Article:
There have been many others that I've shared the connection with.  My husband's boss who wrote me one day to ask for advice and prayers.  Calls from friends of friends that just want to connect...to talk to someone that knows what they're going through.   Men and women.  A friend recently reached out to me.   As her husband was getting ready to undergo chemo, she found herself filled with mixed emotions.  Fear, anger, frustration, and guilt. Things were supposed to be getting better, she said.  Life has been tough, and now this.   Sometimes you can help by consoling and offering whatever worked for you.  Other times, all you can do is listen and reassure that the feels are real and justified.  And offer prayer.

I don't know why some people get cancer and others don't.  Stress?  Diet?  Genetics?  Who knows.  What I know that I DON'T  believe is that God gives cancer to people.  But I do believe that faith can take cancer away.  I also believe that there are no coincidences in life...and that all things happen for a reason.  Sometimes the reason is very clear.  And other times, we don't understand the reason until years later.  When I got diagnosed with a second type of cancer, I urged my siblings to get checked.  It was only because of that, that my brother's cancer was diagnosed early enough to save him.  Had I not undergone cancer when I did that year, his cancer would have gone undetected.  Like I said, I don't believe in coincidence.  We are right where we are supposed to be.  We have always been close....but now we share the cancer connection as well.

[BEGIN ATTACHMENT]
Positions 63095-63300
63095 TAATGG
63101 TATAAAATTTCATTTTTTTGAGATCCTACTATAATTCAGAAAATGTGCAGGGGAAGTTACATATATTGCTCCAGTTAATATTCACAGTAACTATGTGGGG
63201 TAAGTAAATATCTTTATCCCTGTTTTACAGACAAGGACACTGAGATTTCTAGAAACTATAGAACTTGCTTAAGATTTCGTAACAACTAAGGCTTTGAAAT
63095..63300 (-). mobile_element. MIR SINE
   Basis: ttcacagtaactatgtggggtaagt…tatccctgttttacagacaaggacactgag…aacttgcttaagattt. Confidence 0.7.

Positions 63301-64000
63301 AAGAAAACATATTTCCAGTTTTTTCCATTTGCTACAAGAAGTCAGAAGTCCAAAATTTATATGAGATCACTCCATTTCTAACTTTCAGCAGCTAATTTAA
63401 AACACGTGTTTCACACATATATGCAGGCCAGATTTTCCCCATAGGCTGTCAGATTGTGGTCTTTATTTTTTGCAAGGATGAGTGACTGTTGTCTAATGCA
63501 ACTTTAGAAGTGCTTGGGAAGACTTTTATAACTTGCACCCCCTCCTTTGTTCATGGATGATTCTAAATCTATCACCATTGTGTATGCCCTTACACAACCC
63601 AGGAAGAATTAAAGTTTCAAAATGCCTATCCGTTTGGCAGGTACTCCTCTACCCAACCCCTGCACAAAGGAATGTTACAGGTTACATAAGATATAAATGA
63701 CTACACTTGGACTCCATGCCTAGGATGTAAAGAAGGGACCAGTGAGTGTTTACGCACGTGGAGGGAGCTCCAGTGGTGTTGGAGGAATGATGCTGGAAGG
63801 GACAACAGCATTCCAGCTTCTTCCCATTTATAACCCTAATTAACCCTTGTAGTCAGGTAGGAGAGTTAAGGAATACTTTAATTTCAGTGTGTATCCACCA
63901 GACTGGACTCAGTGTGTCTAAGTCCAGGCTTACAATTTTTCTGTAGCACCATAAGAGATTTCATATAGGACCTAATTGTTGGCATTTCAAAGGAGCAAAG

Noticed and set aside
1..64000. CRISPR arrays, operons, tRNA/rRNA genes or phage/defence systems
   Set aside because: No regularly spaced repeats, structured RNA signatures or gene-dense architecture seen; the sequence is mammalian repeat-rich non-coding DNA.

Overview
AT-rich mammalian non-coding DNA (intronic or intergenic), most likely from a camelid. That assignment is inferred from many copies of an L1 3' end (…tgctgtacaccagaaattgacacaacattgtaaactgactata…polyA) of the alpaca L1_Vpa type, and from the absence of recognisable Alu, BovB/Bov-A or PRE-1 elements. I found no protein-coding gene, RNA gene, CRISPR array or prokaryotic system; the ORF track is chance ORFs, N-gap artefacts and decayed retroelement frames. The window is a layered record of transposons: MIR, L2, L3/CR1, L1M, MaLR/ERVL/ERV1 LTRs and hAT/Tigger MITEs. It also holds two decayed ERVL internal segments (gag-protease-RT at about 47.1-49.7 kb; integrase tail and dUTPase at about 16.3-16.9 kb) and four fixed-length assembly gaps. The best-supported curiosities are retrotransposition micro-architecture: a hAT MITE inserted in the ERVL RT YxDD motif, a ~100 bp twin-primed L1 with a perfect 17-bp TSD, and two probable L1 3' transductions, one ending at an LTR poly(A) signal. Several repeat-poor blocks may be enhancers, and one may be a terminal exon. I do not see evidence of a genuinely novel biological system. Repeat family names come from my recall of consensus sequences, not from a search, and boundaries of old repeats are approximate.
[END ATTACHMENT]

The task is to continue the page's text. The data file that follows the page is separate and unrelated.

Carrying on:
Two years ago, I recieved a call from my cousin.  My childhood friend had just gotten diagnosed with breast cancer.  Through the years, she and I had lost touch basically seeing each other a couple times a year. But we now had cancer in common.  Ani and I were getting ready to walk in the Avon walk and that year, we added her name to our list of names we were carrying with us on our trek.  Because of cancer, we rekindled our friendship.  I'd like to think I helped her get through her battle in 2010 (at least a little), and come 2011, she helped me get through mine. Last year, she and I held hands together as we crossed the finish line after walking 39.3 miles in the Avon Walk for Breast Cancer. And this year, we'll be walking together again!  Friends together.  Survivors together.  Sharing more than just cancer.  Sharing happy, healthy times together walking for a cure!

As this year's walk is quickly approaching, I'm getting myself ready to once again go the distance for a cure.   This year there are 14 on our team, but only six of us walking.  Three of the six of us walkers are cancer survivors.  Two of us women; one a man.  Each of us sharing that strong connection as we walk with the hope that one day we'll be able to look back on cancer --  and all that we've experienced because of it -- as a thing of the past.  Til then, we'll keep walking, we'll keep dreaming, praying, hoping, and sharing the connection with those around us.

If cancer has touched your life, or the life of a friend or family member, please send me their name and I will carry them with me, every step of our 39.3 mile trek.  You can email them to me at anush@pomegranateandeye.com  or facebook message me.  And if you'd like to support our team, you can click on our Team In Her Shoes website address at www.avonwalk.org/goto/inhershoes